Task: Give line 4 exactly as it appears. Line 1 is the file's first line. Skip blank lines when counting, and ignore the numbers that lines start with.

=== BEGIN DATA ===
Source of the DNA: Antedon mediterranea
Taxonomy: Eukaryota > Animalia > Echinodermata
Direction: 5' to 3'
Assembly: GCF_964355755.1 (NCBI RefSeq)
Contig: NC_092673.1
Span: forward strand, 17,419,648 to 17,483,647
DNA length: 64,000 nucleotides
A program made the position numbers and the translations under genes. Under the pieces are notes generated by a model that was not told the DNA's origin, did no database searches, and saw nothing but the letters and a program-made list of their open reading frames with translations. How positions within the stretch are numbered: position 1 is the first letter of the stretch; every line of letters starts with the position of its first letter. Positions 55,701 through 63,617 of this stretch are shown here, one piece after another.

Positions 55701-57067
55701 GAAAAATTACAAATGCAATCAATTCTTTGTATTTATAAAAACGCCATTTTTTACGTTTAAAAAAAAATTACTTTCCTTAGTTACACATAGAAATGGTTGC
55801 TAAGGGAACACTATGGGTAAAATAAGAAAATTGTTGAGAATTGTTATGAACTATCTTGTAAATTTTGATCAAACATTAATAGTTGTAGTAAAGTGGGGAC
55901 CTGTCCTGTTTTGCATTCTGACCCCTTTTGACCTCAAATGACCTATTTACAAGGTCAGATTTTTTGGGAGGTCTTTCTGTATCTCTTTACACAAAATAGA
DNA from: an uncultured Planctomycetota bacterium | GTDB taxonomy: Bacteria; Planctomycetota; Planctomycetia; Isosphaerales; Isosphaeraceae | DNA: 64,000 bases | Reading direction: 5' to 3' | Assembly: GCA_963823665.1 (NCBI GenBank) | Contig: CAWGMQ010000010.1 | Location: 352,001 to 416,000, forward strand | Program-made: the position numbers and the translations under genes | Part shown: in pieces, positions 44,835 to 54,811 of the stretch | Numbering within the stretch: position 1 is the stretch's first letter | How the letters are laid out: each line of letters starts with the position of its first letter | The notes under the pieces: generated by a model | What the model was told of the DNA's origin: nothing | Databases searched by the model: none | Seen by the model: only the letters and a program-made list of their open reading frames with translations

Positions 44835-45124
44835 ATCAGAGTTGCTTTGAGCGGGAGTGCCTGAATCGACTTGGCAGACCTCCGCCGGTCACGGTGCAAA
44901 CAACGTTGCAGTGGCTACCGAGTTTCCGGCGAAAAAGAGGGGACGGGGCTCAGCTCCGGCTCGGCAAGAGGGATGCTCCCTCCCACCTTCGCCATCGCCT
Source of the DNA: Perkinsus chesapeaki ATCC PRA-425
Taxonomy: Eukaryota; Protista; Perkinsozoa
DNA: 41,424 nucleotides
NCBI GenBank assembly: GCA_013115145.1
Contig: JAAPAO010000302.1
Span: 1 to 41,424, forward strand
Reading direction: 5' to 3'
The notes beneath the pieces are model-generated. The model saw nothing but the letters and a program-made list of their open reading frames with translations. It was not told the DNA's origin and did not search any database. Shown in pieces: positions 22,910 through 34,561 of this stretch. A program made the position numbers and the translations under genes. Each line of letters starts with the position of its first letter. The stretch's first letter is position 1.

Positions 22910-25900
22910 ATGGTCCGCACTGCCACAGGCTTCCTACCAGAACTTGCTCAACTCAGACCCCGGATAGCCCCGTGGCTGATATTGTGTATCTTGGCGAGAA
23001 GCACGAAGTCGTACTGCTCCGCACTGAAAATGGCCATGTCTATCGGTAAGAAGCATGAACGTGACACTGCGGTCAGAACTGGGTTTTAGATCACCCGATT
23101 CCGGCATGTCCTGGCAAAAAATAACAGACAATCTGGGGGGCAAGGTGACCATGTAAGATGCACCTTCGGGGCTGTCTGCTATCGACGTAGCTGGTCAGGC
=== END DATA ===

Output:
Assembly: GCF_964355755.1 (NCBI RefSeq)